Citation: Jeff. "Vicarious Interest, Addiction, and Recovery: experience with Cannabis (ID 64114)". Erowid.org. Apr 16, 2010. erowid.org/exp/64114
This is a recap of my first marijuana use, my gradual habituation and addiction, and my sober reflections as to why things went the way they did. The key word here is gradual as my addiction really snuck up on me through forces I didn't even understand at the time. For all I know, I knew them all too well but refused to acknowledge them. I don't want to preach and I can't pretend I know other people's tendency with marijuana and other drugs. I can only tell my story with the expectation that some one will reject it or find that they can relate.
I've always had a sort of curiosity and interest in drug usage all my life. I didn't necessarily think that drugs were bad as I had been taught in school but I rather always wondered what the truth about drug usage was from a more experiential point of view. I also always had an interest in psychedelics because they were always mentioned as the ones that make people see things and the idea of one's imagination taking over the senses always intrigued me as an artist.
Despite all of this moral leeway with drugs on my part, I never used drugs while I was in high school because I didn't see what good they could possibly do me. I also felt a sense of pride about not doing drugs. Something about that feeling of virginity from a potentially dangerous experience always felt good to me. It wasn't until one of my friends told me that I should try smoking pot that I decided to go through with it. I trusted him then and he was my best friend.
Mike took me to some guy's house and I smoked weed there for the first time. I remember feeling like, though I was concious, that I was literally nodding off with my eyes open. I felt disoriented and I honestly did not enjoy my first experience. I told Mike that I would never smoke pot again after that.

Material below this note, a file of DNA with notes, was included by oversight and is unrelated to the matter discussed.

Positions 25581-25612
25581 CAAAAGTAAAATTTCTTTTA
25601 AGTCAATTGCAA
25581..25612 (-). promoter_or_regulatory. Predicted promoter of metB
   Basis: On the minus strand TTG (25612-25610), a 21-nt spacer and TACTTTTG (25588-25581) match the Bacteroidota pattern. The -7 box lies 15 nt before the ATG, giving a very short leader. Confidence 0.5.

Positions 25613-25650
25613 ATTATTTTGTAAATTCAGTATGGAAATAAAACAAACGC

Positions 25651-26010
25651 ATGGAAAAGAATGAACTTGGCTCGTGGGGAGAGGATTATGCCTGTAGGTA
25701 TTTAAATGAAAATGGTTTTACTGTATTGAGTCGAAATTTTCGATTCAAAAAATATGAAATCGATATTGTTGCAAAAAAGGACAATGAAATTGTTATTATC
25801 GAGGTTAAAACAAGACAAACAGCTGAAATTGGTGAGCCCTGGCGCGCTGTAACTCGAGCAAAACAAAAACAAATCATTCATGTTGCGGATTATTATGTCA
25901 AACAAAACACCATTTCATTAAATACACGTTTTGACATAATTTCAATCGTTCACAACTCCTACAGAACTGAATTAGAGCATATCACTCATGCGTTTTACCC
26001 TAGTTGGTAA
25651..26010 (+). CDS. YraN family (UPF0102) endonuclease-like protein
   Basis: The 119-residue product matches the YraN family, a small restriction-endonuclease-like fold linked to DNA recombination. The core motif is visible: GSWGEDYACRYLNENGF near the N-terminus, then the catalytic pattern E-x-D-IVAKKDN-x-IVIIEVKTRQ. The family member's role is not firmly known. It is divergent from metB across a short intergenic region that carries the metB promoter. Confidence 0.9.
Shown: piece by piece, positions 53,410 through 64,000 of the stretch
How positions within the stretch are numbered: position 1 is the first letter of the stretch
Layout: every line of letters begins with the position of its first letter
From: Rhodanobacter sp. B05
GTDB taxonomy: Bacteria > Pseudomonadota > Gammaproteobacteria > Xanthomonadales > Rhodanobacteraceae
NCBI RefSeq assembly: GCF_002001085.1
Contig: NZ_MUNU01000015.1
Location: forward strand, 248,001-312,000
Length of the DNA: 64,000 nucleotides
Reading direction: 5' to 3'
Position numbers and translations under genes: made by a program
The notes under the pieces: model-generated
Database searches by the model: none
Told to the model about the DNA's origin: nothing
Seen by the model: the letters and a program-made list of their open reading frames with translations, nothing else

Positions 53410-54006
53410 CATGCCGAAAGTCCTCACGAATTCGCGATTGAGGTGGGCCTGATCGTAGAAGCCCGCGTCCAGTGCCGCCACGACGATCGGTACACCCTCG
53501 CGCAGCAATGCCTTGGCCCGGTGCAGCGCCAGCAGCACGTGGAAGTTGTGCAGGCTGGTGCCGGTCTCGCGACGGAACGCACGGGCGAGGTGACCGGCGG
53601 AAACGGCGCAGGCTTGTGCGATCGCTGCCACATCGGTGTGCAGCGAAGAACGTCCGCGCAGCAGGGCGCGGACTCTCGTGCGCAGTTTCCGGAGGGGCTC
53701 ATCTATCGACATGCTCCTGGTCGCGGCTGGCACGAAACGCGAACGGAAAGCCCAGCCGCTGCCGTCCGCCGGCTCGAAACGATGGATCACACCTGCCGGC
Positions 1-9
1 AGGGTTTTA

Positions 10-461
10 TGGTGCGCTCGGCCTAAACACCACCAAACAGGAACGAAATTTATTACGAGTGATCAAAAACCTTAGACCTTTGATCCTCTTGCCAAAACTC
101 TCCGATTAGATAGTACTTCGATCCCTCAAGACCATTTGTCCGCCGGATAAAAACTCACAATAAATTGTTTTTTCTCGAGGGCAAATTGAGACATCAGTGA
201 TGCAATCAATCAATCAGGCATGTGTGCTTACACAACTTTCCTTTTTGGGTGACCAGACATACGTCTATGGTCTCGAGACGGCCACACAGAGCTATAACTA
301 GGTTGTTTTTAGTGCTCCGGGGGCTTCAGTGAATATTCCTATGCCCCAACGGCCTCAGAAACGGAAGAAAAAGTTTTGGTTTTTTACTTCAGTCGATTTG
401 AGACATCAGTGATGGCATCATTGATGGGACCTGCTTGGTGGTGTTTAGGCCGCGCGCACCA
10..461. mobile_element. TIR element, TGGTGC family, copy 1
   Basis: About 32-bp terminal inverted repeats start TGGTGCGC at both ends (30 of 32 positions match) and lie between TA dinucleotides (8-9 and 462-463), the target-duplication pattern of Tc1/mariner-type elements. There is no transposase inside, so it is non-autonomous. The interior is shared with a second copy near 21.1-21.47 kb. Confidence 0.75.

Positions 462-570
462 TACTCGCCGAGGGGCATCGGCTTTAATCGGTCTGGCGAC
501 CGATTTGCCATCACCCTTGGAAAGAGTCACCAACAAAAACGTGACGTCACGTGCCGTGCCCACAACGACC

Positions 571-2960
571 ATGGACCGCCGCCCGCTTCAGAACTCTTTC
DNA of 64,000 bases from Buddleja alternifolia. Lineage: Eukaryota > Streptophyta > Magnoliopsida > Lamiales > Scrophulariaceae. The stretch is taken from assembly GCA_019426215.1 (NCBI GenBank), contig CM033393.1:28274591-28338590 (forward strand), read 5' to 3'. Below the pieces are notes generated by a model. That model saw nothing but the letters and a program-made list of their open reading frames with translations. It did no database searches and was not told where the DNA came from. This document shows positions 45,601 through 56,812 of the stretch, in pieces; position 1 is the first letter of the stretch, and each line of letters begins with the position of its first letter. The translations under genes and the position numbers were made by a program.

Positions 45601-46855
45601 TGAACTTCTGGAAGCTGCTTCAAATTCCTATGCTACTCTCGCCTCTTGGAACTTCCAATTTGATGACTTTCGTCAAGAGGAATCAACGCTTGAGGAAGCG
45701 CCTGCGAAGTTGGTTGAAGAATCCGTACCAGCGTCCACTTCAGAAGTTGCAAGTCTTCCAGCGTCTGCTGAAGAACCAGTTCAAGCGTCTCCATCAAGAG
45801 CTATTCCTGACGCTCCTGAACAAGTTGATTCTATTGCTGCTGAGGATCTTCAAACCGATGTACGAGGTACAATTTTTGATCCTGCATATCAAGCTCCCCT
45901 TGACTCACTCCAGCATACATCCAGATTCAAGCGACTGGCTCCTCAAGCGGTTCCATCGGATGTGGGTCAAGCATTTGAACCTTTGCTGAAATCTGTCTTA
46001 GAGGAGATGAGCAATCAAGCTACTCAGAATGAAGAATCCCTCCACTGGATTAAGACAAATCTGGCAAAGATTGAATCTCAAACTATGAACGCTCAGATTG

Soon after that Mike and I went to college. He jumped into the drug scene head-first. I soon realized that I was seeing him less and less as time went on. I started figuring out that I wouldn't see him as much if I didn't follow him into the woods with other stoners to smoke pot and do drugs. I started off with making very ocassional visits to the woods with Mike but I remained conciously irregular with this. At this point there were even times when I would initially say yes to a trip to the woods and then, three seconds later, realize that I didn't actually want to smoke weed, and say no.
It wasn't until I had been in a very traumatizing situation with this girl I had a sort of relationship with that I started using pot regularly. I was in a newly formed band with some class mates and our drummer always rolled spliffs after practice (Not before! We played techy death metal and hardcore.). It became a ritual to smoke, cook pasta, and watch a movie after practice. I participated with this ritual religiously. I didn't think about it at all. I didn't wonder about whether it was good for me, whether it was a good way to spend my time, or if I was even really enjoying it that much at all. I just did my work after classes, went to band-practice, joined the ritual, and went to bed. I didn't have a girlfriend at this time so I made the above mentioned routine my daily schedule.